# CSCI-6962 Advanced Computer Graphics, Fall 2005Assignment 1: OpenGL Warmup

The goal of this assignment is to get comfortable with the programming environment you will be using for this class, familiarize yourself with two simple libraries that we will use for linear algebra and images, and learn how to submit assignments through WebCT. It's an opportunity for a crash course in C++ and OpenGL (if you're not already familiar with them). Here are a couple tutorials you may want to check out:

The incidental goal is also to have fun with bizarre fractal objects. IFS are self-similar fractals: a subpart of the object is similar to the whole. The classic example of an IFS is Barnsley's fern, where each subpart of the fern is exactly the same as the whole fern. IFS are described by a set of affine transformations (rotations, translations, scale, skew, etc.) These transformations capture the self-similarity of the object. IFS can be defined in any dimension, and we will play with both two-dimensional and three-dimensional ones. Formally, an IFS is defined by n affine transformations. Each transformation fi must be contractive: The distance between points must be reduced. An attractor of the IFS is the object such that A = U fi (A). A is unchanged by the set of transformations: It is a fixed point.

We can render an IFS by iterating the transform on random input points from the unit square. We approximate the fixed point by applying the transformation many times. The algorithm is as follows:

for "lots" of random points (x0, y0)
for k=0 to num_iters
pick a random transform fi
(xk+1, yk+1) = fi(xk, yk)
display a dot at (xk, yk)

To reduce the number of points necessary to make an image of reasonable quality, probabilities are assigned to each transformation, instead of choosing a transformation with uniform probability.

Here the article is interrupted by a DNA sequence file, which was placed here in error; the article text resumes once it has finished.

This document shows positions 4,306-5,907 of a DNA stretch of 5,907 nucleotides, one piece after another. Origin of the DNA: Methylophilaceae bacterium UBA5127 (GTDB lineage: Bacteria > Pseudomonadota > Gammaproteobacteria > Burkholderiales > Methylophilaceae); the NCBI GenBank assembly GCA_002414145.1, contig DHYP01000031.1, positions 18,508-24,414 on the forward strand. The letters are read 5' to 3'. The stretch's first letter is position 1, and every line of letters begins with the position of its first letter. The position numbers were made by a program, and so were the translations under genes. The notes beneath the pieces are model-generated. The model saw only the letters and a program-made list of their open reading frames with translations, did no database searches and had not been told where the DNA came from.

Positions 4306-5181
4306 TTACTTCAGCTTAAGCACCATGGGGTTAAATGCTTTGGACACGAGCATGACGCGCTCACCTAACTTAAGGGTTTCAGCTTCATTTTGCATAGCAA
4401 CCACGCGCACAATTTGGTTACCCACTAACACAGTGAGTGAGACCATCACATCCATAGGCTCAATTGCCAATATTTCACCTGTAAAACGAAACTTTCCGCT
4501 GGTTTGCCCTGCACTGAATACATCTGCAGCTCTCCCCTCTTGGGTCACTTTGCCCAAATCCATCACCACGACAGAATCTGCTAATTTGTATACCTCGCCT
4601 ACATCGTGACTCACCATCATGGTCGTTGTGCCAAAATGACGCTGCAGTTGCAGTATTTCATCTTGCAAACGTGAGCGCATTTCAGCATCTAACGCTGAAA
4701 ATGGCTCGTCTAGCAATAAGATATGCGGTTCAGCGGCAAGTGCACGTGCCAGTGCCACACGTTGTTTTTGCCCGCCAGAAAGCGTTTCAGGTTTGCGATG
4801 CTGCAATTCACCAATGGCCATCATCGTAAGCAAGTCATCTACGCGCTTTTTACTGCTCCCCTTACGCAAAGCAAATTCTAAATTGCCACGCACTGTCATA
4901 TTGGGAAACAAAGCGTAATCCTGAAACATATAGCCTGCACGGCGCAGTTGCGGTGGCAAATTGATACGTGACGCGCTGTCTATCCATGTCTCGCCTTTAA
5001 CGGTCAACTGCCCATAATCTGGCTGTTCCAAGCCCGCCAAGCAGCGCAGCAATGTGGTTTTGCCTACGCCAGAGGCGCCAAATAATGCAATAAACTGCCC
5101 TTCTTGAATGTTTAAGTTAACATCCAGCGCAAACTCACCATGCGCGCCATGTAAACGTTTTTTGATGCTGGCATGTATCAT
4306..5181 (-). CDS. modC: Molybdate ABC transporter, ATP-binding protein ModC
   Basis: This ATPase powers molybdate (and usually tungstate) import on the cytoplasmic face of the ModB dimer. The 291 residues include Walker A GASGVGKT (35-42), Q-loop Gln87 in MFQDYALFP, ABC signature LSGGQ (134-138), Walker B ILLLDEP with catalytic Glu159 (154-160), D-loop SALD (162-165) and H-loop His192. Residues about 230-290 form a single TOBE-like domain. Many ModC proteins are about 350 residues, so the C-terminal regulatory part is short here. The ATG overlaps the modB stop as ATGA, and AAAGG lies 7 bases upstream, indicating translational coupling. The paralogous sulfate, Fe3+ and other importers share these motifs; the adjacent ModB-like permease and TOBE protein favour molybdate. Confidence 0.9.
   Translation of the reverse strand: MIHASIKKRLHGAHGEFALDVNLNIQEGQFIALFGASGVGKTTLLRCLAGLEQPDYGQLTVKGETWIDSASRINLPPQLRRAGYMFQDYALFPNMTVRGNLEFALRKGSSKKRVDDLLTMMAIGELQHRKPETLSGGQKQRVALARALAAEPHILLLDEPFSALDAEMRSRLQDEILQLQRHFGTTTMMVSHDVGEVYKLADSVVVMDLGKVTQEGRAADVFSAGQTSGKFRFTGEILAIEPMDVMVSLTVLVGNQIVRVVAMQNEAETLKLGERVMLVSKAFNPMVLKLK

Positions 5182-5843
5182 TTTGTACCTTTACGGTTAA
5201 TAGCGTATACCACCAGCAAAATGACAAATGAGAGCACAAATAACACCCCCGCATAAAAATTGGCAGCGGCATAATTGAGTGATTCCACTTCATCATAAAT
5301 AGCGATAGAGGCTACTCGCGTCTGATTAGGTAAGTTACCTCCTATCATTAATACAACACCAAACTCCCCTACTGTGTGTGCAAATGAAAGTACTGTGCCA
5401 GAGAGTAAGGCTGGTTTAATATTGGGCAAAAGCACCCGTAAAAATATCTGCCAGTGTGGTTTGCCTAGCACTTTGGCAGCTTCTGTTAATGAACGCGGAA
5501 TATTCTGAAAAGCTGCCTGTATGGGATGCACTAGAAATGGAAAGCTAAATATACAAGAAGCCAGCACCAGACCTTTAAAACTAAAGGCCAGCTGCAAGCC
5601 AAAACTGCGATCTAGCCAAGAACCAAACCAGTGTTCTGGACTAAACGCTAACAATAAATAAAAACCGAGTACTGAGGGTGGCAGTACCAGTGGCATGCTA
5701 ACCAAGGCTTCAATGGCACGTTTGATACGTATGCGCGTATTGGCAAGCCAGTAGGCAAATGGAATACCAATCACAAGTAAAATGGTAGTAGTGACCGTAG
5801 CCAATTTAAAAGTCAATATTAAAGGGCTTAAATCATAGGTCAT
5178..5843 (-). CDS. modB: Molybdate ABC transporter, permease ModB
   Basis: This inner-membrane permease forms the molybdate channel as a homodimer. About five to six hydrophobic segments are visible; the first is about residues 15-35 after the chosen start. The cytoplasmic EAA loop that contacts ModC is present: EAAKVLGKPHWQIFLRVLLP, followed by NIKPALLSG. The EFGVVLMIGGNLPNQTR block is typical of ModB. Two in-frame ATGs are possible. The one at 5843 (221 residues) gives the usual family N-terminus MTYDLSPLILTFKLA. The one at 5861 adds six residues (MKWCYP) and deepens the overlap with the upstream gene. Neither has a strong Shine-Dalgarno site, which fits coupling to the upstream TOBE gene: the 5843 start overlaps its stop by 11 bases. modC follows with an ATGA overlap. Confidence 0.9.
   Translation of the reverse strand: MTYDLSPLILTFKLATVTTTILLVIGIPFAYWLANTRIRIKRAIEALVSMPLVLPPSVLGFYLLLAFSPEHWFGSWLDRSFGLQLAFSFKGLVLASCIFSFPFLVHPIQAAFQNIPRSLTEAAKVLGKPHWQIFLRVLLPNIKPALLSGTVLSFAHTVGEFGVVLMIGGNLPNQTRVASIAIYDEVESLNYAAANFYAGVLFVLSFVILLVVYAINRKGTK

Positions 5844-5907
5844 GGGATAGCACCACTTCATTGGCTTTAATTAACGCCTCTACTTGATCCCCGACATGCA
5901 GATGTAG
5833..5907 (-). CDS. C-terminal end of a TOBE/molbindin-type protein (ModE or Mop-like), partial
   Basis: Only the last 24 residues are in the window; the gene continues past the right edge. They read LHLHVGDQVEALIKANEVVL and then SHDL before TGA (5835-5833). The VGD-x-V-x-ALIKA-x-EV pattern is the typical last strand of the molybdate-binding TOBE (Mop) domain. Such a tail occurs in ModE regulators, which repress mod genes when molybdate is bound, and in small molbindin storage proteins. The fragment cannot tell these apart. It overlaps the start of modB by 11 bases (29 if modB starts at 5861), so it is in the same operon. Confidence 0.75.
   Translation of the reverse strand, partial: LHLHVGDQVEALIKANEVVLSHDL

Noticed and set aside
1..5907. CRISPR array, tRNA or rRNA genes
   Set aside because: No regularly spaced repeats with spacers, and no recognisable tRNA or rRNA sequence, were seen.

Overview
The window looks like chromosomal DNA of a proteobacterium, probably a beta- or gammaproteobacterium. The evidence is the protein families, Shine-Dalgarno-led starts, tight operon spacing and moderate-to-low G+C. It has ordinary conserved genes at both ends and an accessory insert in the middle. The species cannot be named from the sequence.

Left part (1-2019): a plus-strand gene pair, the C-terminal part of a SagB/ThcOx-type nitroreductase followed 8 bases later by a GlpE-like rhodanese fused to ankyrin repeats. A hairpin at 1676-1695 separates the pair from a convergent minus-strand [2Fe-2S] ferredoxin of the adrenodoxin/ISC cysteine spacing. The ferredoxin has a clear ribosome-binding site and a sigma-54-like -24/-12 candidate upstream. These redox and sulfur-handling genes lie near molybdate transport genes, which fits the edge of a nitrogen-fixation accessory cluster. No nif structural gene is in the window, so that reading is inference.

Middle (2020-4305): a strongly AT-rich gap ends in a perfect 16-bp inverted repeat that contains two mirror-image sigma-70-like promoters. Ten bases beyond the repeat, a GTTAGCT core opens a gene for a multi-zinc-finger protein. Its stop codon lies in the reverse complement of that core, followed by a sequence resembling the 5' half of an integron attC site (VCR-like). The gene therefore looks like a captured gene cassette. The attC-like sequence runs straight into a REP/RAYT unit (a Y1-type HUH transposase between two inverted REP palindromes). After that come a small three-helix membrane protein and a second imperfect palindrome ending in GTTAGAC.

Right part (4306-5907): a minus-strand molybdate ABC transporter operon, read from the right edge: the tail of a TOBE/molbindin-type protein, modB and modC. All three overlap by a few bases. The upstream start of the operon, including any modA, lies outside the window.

• Download the provided source code and compile it in your favorite C++ environment. This should be where you plan to do all your assignments for the course. A (optional) Makefile is provided for use with either Linux or Windows(cygwin).

For interactive display of your IFS, you will use the OpenGL API that uses graphics hardware for fast rendering of 3D primitives. Note: with some configurations, software emulation might be used, resulting in slower rendering. If the machine you're working on does not have OpenGL and GLUT, you will need to download these libraries yourself from http://www.opengl.org. All files implementing OpenGL code should include the OpenGL header files:

// Included files for OpenGL Rendering
#include <GL/gl.h>
#include <GL/glu.h>
#include <GL/glut.h>

When provided with appropriate arguments, the initial executable should launch an OpenGL window and draw a cube and you should be able to navigate the scene with the mouse (left button rotates, middle button translates, right button zooms). Try this at the command prompt:

ifs -gui -size 500

• Now you're ready to start coding. Write a C++ class IFS that renders iterated function systems, including the interface (in a file ifs.h) and the implementation (ifs.C). The IFS class should include:
• a field to store n, the number of transformations,
• an array of matrices representing the n transformations,
• an array of the corresponding probabilities for choosing a transformation,
• a constructor that parses the input file and creates an IFS,
• a render method that creates and saves and image of the IFS,
• a paint method which makes appropriate OpenGL calls to draw points or polygons to the OpenGL window, and
• a destructor that frees the memory of the various arrays (using delete).

• When you're done, adjust the main function (provided in main.C) if necessary so your program creates an Image instance, reads an IFS description from a file, and (depending on the command line arguments) either renders and saves the IFS to the image or launches the OpenGL window as appropriate.